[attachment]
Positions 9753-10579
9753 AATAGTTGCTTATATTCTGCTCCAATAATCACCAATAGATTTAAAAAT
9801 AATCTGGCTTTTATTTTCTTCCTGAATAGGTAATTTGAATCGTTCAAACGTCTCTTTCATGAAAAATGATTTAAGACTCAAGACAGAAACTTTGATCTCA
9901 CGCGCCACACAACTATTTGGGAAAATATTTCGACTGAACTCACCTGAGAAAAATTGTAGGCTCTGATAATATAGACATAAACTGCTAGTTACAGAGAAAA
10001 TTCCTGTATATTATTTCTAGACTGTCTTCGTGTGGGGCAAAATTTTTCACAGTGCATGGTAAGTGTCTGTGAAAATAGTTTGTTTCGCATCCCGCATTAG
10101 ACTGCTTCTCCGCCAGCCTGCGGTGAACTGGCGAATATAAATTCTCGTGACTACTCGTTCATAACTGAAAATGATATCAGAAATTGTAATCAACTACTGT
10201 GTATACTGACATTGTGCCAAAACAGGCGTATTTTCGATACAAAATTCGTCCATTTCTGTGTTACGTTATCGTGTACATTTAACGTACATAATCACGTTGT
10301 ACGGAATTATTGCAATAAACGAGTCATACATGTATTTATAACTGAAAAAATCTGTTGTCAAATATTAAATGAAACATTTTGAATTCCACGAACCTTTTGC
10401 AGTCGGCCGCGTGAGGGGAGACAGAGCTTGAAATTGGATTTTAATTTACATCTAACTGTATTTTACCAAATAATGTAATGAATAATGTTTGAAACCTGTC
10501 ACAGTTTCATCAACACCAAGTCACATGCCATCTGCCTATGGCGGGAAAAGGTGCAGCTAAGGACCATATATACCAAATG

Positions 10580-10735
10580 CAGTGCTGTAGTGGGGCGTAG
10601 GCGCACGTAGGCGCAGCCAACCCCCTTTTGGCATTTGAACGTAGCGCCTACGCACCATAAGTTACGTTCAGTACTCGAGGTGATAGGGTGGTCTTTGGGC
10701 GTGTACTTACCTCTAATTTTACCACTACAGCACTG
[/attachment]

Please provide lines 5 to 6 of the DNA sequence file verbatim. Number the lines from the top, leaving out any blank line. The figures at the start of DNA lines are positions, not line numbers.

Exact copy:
10001 TTCCTGTATATTATTTCTAGACTGTCTTCGTGTGGGGCAAAATTTTTCACAGTGCATGGTAAGTGTCTGTGAAAATAGTTTGTTTCGCATCCCGCATTAG
10101 ACTGCTTCTCCGCCAGCCTGCGGTGAACTGGCGAATATAAATTCTCGTGACTACTCGTTCATAACTGAAAATGATATCAGAAATTGTAATCAACTACTGT